Common Sense releases platform to test privacy of apps


A leading education nonprofit is giving schools a tool that evaluates the security of edtech apps.

Common Sense Education, which works with more than 100,000 schools around the country to ensure that all children have the technology to thrive, has collaborated with more than 70 schools and districts to create a K-12 Edtech Privacy Evaluation Platform.

The announcement came on the second day of ISTE, a leading edtech conference that draws thousands of teachers, administrators and technology directors. The Consortium for School Networking and Future for Privacy Forum also have released their own privacy guidelines to help teachers navigate uncharted territory.

“Evaluating the privacy and security practices of educational software is a daunting task for most schools and districts, but it doesn’t have to be,” James Steyer, founder and CEO of Common Sense, said in a statement. “Common Sense has developed a comprehensive, centralized and free resource to help an education community that is spread out across the country learn from each other and make more informed decisions about protecting student privacy.”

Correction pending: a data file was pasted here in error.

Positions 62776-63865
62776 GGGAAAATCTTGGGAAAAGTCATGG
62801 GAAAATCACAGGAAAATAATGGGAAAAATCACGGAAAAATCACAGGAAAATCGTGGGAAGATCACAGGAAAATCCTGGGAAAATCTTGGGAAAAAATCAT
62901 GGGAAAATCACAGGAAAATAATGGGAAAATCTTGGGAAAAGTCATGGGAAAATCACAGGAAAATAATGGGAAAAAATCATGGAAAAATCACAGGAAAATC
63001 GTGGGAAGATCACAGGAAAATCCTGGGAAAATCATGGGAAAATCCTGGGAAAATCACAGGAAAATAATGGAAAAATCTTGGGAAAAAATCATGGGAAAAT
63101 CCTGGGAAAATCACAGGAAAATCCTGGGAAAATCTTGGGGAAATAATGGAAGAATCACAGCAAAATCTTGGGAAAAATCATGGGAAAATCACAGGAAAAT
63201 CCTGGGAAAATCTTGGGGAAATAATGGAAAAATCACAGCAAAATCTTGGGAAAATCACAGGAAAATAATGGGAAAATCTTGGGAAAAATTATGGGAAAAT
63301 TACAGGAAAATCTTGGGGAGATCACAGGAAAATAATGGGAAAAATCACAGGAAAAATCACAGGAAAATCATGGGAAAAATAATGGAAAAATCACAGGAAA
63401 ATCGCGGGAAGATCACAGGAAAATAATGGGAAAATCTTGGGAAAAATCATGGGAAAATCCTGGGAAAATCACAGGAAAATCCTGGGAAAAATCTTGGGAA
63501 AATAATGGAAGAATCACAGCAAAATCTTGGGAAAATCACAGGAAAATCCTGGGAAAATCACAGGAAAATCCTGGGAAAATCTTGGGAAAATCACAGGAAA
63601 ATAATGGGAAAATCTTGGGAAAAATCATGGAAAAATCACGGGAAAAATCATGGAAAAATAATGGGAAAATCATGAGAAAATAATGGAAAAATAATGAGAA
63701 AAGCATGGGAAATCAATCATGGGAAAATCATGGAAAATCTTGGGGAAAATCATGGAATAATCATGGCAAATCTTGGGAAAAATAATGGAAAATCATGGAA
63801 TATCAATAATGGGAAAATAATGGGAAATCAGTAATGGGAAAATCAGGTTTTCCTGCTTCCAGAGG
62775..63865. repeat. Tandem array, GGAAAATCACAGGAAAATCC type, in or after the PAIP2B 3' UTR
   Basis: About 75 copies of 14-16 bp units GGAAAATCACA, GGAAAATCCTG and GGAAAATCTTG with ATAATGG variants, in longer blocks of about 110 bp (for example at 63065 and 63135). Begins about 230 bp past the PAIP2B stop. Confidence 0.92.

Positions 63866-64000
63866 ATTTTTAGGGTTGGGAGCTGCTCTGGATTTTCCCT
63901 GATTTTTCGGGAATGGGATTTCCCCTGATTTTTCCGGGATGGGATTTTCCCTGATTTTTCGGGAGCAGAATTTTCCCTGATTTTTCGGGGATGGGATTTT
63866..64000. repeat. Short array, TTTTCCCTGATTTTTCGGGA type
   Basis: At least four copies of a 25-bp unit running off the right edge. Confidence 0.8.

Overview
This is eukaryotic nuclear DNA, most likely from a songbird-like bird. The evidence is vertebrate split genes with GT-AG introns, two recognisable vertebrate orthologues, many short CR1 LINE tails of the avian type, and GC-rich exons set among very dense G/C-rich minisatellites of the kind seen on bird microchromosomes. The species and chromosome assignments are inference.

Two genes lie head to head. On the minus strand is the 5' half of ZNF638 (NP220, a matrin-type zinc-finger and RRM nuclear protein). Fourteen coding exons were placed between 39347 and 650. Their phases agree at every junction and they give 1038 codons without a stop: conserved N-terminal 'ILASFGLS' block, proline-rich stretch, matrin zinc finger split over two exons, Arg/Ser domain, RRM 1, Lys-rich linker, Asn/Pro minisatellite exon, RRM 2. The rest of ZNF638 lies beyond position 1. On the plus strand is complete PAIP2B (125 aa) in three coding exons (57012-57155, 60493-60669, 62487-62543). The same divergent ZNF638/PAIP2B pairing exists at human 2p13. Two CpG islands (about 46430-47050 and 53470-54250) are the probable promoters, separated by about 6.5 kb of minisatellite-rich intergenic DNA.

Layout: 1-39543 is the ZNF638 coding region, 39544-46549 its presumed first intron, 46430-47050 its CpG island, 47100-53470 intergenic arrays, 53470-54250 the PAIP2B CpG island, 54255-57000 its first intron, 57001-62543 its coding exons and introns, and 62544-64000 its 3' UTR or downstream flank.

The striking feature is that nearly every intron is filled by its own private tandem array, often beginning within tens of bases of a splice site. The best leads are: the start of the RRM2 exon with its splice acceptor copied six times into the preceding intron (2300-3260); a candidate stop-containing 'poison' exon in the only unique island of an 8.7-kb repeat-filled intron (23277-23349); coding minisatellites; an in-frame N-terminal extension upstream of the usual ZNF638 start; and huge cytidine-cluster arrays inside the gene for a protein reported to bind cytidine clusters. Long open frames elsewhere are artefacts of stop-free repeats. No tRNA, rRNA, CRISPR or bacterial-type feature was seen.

The system provides an analysis of strengths and potential risks of apps and their privacy policies, allowing educators to test the software they use.

Each app must undergo four tests – transparency, qualitative, summary and overall evaluation – for the analysis to be complete. The four tests are intended to classify policy transparency and clarify strengths and weaknesses.

The platform was created after school districts, including Fairfax County Public Schools and Houston Independent School District, approached Common Sense in 2014 about how to navigate student privacy.

The tool was funded by the Bill & Melinda Gates Foundation and the Michael & Susan Dell Foundation.

“It is a challenge for educators to keep up with all of the new and exciting digital tools being developed for the classroom,” said Beatriz Arnillas, director of IT and education technology for Houston Independent School District. “The privacy evaluation tool is going to help us make quicker and more informed decisions.”

Reach the reporter at and follow her on Twitter @buuukky.